Back to Your Roots

Rediscover what these colorful veggies can bring to the table.
By Lisa Turner

All spring and summer,while slender stalks of asparagus and tender, young greens make their flashy debut, the humble root vegetables lie calm and still in the warm earth, waiting patiently for autumn. As soon as the first leaves begin to turn and drop, these unassuming tubers are ready for their starring roles in the produce world. Root vegetables offer a deep, earthy flavor, with a nutty sweetness and a substantial lineup of nutrients. Here’s how to celebrate them in their season of glory.

Carrots. Perhaps it’s no coincidence that this universally beloved root veggie is also one of the most nutritious. Carrots are rich in beta-carotene, a cancer-preventive antioxidant that gives them their bright yellow-orange hue. Beta-carotene and other carotenoids may also protect against hyperglycemia and diabetes. As if that’s not enough, researchers now breed carrots with different colors, and the most promising include a red carrot high in lycopene (an antioxidant that helps protect against prostate cancer) and a purple variety that contains anthocyanins (the same cancer-preventive and anti-aging antioxidants found in blueberries). Good news for the reluctant or harried cook: Frozen carrots have the same beta-carotene content as fresh.
TRY IT: Combine shredded carrots with plain yogurt, minced cilantro, and cumin for a great sandwich-topping slaw.

Sweet potatoes. Many of us know the sweet potato only in its miserable holiday incarnation—drowning in syrup, cooked to a mush, and smothered with marshmallows. But baked and unadorned by toppings, these orange tubers reveal a sweet, moist wholesomeness. Like carrots, sweet potatoes contain plenty of beta-carotene, vitamin C, fiber, and proteins called trypsin inhibitors, which show promise as potent antioxidants.
TRY IT: Sauté grated sweet potatoes with diced onion and red pepper, minced garlic, and canned black beans for an updated version of potato hash.

Beets. Too often boiled and pickled, beets have had an unsavory reputation for years. Unsullied by vinegar, however, these ruby-colored roots impart a sweet and rich flavor. Beets provide a good source of minerals, including iron, and they are high in anthocyanins, the same red-purple pigments found in berries and red wine that protect against heart disease.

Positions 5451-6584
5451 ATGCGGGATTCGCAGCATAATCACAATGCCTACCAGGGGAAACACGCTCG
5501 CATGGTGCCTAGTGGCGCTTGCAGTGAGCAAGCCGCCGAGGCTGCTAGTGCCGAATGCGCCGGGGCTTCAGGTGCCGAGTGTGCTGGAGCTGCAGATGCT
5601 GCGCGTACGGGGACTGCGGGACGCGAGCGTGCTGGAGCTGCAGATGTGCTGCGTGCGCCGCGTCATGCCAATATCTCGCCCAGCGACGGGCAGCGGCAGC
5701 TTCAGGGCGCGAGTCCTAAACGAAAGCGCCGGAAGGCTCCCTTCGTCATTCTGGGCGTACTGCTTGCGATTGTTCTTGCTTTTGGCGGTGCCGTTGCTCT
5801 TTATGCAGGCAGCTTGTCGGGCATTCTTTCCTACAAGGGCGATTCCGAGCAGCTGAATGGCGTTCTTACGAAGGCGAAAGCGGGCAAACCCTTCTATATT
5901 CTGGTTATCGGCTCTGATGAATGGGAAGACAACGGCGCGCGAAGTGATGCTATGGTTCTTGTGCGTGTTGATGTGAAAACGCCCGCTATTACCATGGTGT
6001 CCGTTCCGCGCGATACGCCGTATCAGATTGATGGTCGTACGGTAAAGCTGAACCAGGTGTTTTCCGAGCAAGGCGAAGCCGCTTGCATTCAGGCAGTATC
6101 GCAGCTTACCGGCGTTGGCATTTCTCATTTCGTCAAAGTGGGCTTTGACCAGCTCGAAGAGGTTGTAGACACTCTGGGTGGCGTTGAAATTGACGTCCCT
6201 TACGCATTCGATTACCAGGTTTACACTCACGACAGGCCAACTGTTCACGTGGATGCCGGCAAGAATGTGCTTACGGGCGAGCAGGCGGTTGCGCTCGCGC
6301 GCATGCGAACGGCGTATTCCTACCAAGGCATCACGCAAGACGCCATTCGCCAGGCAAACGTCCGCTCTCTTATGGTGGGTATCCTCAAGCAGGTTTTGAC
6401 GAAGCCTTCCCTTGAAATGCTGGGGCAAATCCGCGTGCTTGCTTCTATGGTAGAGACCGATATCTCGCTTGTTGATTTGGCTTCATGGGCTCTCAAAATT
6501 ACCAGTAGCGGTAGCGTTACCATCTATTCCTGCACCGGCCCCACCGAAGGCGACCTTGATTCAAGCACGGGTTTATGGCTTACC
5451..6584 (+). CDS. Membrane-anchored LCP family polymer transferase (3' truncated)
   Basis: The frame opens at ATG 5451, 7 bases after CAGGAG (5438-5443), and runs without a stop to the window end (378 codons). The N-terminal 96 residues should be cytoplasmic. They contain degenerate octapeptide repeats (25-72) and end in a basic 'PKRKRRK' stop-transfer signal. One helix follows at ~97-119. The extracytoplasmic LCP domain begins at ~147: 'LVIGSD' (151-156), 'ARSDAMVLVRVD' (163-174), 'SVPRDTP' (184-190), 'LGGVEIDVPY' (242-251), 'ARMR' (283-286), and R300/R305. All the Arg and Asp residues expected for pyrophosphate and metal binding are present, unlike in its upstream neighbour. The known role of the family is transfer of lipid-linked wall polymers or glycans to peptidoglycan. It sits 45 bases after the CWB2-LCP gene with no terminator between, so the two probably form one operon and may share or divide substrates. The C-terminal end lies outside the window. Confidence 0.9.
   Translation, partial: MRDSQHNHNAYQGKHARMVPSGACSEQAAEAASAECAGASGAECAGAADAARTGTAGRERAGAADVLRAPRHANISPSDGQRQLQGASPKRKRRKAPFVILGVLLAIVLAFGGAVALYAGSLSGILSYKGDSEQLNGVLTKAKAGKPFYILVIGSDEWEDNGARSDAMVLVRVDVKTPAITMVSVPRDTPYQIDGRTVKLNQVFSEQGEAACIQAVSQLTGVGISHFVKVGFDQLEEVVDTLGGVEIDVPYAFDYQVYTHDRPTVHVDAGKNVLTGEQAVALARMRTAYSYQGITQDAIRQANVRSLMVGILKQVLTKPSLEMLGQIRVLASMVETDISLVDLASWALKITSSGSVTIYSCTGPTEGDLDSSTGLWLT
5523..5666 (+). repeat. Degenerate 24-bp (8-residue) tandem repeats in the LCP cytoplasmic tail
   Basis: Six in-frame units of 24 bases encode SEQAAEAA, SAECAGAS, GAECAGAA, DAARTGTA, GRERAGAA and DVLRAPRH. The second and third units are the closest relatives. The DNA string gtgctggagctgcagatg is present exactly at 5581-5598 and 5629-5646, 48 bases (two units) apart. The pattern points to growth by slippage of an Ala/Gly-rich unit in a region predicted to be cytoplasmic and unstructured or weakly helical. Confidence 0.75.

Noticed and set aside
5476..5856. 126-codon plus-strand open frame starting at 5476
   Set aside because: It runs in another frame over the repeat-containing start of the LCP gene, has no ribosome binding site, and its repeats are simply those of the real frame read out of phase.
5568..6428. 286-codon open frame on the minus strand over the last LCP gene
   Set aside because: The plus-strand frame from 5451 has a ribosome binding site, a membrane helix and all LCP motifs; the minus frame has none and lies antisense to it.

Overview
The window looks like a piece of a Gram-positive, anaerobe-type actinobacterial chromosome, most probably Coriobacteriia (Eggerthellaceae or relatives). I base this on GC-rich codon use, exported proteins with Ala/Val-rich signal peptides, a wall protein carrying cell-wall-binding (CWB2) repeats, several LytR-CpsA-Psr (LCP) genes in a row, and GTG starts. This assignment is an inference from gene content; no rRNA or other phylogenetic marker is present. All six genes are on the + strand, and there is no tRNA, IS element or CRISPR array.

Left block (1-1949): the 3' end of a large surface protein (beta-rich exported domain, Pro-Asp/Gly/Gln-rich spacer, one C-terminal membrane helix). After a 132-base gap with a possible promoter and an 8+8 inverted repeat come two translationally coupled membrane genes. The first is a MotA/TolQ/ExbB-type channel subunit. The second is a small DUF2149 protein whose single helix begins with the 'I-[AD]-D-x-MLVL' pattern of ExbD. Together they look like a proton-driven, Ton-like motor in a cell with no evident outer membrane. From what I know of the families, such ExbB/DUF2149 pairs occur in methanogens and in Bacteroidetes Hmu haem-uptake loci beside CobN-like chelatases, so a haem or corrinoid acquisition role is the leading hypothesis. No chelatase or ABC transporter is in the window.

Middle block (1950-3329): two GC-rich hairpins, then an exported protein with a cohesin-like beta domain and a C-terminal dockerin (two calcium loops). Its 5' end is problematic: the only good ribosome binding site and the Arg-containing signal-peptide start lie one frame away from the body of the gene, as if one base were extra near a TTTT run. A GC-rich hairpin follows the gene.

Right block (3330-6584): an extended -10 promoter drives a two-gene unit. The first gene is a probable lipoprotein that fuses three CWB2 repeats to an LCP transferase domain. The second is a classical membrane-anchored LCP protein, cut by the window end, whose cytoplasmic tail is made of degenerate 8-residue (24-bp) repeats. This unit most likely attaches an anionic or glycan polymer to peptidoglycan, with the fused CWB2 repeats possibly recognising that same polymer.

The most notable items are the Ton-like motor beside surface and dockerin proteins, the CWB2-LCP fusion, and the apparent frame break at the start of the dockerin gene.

TRY IT: Roast whole beets in the oven until tender, then slice and toss with sea salt and olive oil, and serve over seared greens.

Turnips. This Thanksgiving staple has a subtle, nutty sweetness and distinctive aroma. Like other crucifers, turnips contain glucosinolates, which are transformed by the body into powerful anticancer compounds. In Newfoundland, cooks traditionally prepare turnips in a savory stew with yellow peas, a method that highlights their flavor.
TRY IT: Cut turnips into strips, toss with olive oil, sea salt, and cayenne, and roast until crispy.

Rutabagas. These roots originated as a cross between the turnip and the cabbage. Like their progenitors, rutabagas are crucifers and contain the same potent anticancer glucosinolates. High in fiber, vitamin C, and calcium, rutabagas are popular in Norway, where they’re cooked and mashed with carrots, potatoes, and onions and then laced with copious amounts of butter and cream to create a lush concoction called rotmos, or “root mash.”
TRY IT: Roast cubes of rutabagas and butternut squash with red onions, rosemary, and garlic.

Radishes. Often strewn on salads or rendered into rosettes for party-plate garnishes, radishes rarely get the attention they deserve. But these crunchy, spicy little roots pack a decent nutritional punch. They rival celery in their low calorie content and provide a good supply of vitamin C. Daikon, a large, white radish essential to Japanese cooking, has a milder, sweeter flavor than its red cousin. Macrobiotic cooks pair daikon with fried or oily foods to counter their fattiness and ease digestion. Daikon is an excellent source of potassium, vitamin C, and folate, and both radishes contain the same anticancer compounds found in other crucifers.
TRY IT: Combine diced radishes with diced mango, minced onion, chopped cilantro, and a squeeze of lime juice for an innovative salsa to serve over grilled fish.

Burdock root. This slender, brownish- black root has a crunchy texture and mildly sweet, earthy flavor. Like daikon, it’s commonly used in Japanese cooking. Macrobiotic chefs consider burdock grounding and strengthening and use it to counter the damaging effects of excessive sugar. Historically considered a blood purifier and diuretic, burdock has modern healing benefits as well: It’s extremely high in potassium and fiber and contains a variety of compounds with anticancer activity, including caffeic acid, chlorogenic acid, and other powerful flavonoid antioxidants.
TRY IT: When steaming brown rice, add slivers of burdock root, diced shiitake mushrooms, and a dash of toasted sesame oil halfway through cooking.

Quick tip! Don’t cube potatoes before boiling them. A new study in the Journal of Food Science found that while that may cut down on cooking time, it also lowers the potassium levels by 50 percent.

Lisa Turner is a freelance writer in Boulder, Colorado.